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JEWISH SITES & HISTORY IN PHOENIX AND SCOTTSDALE, ARIZONA


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Celebrating 361 Years


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The Jewish Friendship Trail


presents


Reform Jewish Congregations


in


Phoenix and Scottsdale, Arizona





One definition of friendship:
To seek G-dliness by learning, by building, and by kindness.





Copyright Michael Alan Ross, 2013-2014. All Rights Reserved.
Email: Jewish Friendship Trail



The 1st permanent, successful Jewish synagogue or congregation in Phoenix, Arizona came together in 1920 and by 1921 had acquired its 1st building. This was the beginning of reform Judaism in Phoenix. Perhaps, reform was the only way to go in a Southwestern state celebrating 8 years of statehood. It wasn't easy to separate the men and women who shared much of the hard life of living in Arizona. It was a challenge to keep Shabbat and kashrut. It was easier to pray and learn in English rather than Hebrew. Reform Judaism allowed great leeway on all these matters. Only later did reform Judaism grow its appreciation of more traditional Jewish approaches. The 1st permanent, successful congregation has survived and now is joined by more than a half dozen additional reform synagogues here in Phoenix and Scottsdale, Arizona.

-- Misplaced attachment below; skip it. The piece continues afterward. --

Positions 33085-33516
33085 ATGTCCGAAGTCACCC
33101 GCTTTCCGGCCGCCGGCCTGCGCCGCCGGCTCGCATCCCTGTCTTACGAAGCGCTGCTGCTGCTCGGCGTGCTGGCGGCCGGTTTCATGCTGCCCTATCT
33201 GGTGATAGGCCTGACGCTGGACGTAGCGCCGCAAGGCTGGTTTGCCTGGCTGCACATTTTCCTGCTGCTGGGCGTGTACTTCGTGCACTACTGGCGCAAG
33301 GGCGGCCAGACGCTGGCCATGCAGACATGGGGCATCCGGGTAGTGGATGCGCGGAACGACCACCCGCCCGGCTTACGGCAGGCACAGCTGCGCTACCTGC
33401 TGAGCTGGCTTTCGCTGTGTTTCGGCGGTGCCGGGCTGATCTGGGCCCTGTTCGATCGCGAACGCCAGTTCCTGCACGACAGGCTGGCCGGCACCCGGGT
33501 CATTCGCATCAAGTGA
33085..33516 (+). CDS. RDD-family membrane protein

Number 1


The Phoenix Jewish Historical Society


1921 - Beth Israel synagogue cornerstone laid
2002 - Arizona Jewish Historical Society re-purchases site


The Phoenix Jewish Historical Society occupies the original building and 1st site of Phoenix' 1st successful permanently established synagogue, Beth Israel Congregation. As the Cutler Plotkin Jewish Heritage Center, the 1st Beth Israel now is restored to house historical artifacts and displays as well as public seminars and private celebrations. In addition, several small congregations such as the humanistic Jewish congregation, Or Adam, presently hold activities and services here.



Cutler Plotkin Jewish Heritage Center



Rabbi Albert Plotkin's home


From the mid-1950s



For over 40 years, Rabbi Plotkin, his wife Sylvia Plotkin, and their children lived here during the 2nd half of the 20th century. Their home is 5 blocks away, in walking distance, from the 2nd location of Beth Israel Congregation which we'll view next. Because of his activism,Rabbi Plotkin sometimes was considered the rabbi of the city of Phoenix during those 40 years.




The 2nd location of Beth Israel Congregation


1949 - 1996